The Vikings show initially what looks to be off-man coverage with a single-high safety in a nickel package, the defensive ends out wide (9-technique), and the interior linemen both playing off the guards (3-technique).

Apparently that wasn’t the look the Rams were hoping for, so Goff audibled a change, bringing in the TE Higbee.

The Vikings also changed, with the interior lineman moving inside, Griffen moving off-tackle (7-technique), Waynes showing press-man coverage on the wide receiver now, Barr covering the TE Higbee, and Harrison Smith moving back to present a Cover-2 look.

The resulting play was a middle zone run, which may have been called seeing the interior linemen lined up outside the guards initially, making it easier for the Rams offensive line to block, but was defeated when Linval Joseph and Tom Johnson moved inside after the call was made, clogging the middle and stopping it for a loss.

In each situation, both forcing, and reacting to, change, the dynamic nature of Mike Zimmer’s defense pre-snap makes it more difficult for the Rams offense to execute effectively. The last second changes make it difficult for QBs and offensive linemen to react, and often take away any pre-snap read a QB may have.

A more static formation and coverage can be more easily read by a good quarterback pre-snap, allowing him to get a good idea where he may go with the ball, if he needs to change the play, and/or protection scheme.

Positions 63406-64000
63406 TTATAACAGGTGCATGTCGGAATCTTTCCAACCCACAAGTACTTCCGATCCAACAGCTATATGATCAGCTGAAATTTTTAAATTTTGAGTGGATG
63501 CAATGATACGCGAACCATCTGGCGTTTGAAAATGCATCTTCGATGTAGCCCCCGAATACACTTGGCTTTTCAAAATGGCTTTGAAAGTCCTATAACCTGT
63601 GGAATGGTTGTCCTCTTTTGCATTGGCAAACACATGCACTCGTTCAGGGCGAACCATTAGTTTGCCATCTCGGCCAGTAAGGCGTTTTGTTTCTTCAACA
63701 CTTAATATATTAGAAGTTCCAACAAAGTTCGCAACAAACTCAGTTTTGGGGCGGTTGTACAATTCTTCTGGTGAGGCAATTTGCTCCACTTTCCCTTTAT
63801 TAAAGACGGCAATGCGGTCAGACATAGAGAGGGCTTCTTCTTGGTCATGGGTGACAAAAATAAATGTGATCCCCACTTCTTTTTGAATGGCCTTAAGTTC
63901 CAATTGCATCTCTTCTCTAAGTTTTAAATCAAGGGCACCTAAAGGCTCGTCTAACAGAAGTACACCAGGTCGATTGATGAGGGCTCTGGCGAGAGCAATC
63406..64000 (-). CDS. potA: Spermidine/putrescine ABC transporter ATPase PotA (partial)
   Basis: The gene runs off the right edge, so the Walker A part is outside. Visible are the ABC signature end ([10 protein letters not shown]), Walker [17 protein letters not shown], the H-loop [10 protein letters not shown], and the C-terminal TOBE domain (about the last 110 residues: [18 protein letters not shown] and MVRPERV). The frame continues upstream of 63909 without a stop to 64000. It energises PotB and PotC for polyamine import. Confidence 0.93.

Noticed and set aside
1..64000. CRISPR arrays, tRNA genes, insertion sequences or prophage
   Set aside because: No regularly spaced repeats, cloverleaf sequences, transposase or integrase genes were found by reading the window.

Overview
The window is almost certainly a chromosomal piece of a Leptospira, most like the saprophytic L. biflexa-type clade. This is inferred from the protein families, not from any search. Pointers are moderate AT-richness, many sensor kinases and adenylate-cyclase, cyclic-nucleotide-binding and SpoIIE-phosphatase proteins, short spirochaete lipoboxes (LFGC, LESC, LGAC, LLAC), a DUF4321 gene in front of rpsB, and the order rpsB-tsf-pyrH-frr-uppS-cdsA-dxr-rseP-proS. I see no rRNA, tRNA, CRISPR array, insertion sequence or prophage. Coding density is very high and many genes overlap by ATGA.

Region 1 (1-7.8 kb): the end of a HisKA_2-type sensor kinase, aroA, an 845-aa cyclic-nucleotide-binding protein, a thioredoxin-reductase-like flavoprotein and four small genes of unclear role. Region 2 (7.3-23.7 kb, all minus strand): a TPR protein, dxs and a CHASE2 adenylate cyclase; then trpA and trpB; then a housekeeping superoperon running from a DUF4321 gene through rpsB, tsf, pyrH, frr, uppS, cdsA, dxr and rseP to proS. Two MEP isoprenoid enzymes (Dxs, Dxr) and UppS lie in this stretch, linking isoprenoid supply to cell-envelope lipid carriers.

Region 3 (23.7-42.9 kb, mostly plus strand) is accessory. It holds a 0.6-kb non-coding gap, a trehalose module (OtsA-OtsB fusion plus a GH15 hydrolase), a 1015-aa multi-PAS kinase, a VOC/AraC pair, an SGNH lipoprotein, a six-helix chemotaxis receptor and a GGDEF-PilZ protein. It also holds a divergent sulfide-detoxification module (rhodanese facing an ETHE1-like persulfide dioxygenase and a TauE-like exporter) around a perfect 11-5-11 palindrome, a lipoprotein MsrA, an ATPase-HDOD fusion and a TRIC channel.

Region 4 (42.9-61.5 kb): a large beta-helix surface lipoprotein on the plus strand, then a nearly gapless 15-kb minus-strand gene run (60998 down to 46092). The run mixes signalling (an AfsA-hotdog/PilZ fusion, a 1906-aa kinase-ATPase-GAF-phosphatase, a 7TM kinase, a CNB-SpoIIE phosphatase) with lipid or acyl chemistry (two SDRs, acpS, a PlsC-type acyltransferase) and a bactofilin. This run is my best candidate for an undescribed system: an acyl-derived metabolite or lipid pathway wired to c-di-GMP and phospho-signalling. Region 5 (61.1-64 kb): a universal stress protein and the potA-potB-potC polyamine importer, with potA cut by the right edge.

Taking away the pre-snap read from the quarterback also makes his job that much more difficult.

Imagine you are an NFL quarterback. Every play, you have 3 seconds from the snap of the ball to get rid of it before defenders get to you. That’s not a lot of time. So any clue or information you can gain- pre-snap- that helps you know where to go with the ball, gives you an advantage. Reading a defense as you step up behind center or survey from shotgun formation can often give you the information you need to get the ball out sooner.

But movement and changes by the defense pre-snap can make it difficult to get that information, taking away that advantage. It can also put pressure on you to make changes to the play or protection, adding the difficulty of communicating and executing those changes effectively at every position.

Any breakdown in that process can give the defense an advantage or mismatch that enables them to better execute their job of stopping you.

In Part II, I’ll look at disguising coverages and other elements of Mike Zimmer’s defense that create more problems for offenses to overcome.